Polling students without the iClicker
One day when I was preparing a technology workshop for a local conference, I wondered what would be an interesting way to have the audience participate. In our university, lecturers often use iClickers, which are a great little polling gadgets students use to answer multiple choice questions in class. These give instantaneous results and are great fun for the students, but they cost $35.00 each. I searched around the net for a similar tool that I could utilise in my session. Many were fancy and costly; others weren’t available for use in Canada. Then ‘lo and behold, I came across Poll Everywhere!
What’s great is that you can use it to poll audiences up to 30 people for free–perfect for classes! As long as you have an internet connection in your class and students have text-messaging on their phones, you can launch the poll on their website and get live results as students vote. It adds no further texting costs and is very simple and intuitive to use.
First, choose the type of poll you want to use.
Enter the terms you want in your poll.
Launch the poll and show the options to students.
Students text the keyword & number to the number provided. Watch results come in dynamically!
There’s something about watching bars move about as votes come in that never gets old. I’ve tried it out a few times in class, every time stirring great excitement. I’d like to stress that I never recommend using technology for technology’s sake. In this case, you could easily fall into that trap. Before you do, notice that it’s very useful to get an easy tabulation of responses quickly, rather than counting raised hands. It also can be left visible, allowing reference to it throughout class. Plus, it can really be a nice change, especially for younger adults.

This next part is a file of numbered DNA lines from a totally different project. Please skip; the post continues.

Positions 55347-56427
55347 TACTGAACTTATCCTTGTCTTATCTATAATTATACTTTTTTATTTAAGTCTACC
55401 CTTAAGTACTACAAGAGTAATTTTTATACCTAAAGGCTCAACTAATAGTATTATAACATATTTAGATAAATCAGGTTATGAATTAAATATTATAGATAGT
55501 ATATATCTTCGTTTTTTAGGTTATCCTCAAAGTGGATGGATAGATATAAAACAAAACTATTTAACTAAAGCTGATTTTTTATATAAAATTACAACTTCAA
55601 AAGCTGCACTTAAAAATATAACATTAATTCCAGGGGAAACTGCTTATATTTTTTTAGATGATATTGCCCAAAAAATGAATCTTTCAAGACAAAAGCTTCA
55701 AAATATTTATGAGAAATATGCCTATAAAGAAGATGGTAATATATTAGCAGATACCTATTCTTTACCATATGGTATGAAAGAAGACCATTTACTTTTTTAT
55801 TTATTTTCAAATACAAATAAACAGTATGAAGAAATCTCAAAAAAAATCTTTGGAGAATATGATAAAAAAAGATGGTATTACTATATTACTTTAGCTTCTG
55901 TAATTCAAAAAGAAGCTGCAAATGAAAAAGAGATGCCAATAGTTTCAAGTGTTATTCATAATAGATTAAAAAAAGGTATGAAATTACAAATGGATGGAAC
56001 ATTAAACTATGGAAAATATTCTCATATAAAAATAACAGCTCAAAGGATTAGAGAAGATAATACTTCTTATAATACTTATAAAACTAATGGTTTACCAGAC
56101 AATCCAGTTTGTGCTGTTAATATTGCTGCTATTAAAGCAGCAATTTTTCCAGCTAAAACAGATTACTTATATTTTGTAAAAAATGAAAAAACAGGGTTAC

Like any tool though, I’d recommend not overusing it so it remains “special”. Additionally, don’t expect to make out many polls for one class as entering in the information can be a fairly tedious task. Finally, if your class size is less than 10 or so, it may seem a little pointless.
A few simple ways I’ve used it with students
Warm-up questions. Put up a question that asks for students’ opinions on a topic in order to generate interest in the topic. Use the results as a way to guide whether your lesson will be based on a homogeneous or varied set of ideas.
Needs analysis. Put up a sentence with a grammar point (or a subskill you’re focusing on) to determine whether students already know it or not.
Reading comprehension. Use it to poll students understanding of main points, details or inferences in a reading.
Discussion questions. A lot like the warm-up, put up a question with possible answers in order to promote conversation among groups.
For more ideas on technology, check out Soundcloud for listening practice, Tweet this, Tweet that, or Shelly Terrell’s Goal 23: Integrate Technology Effectively.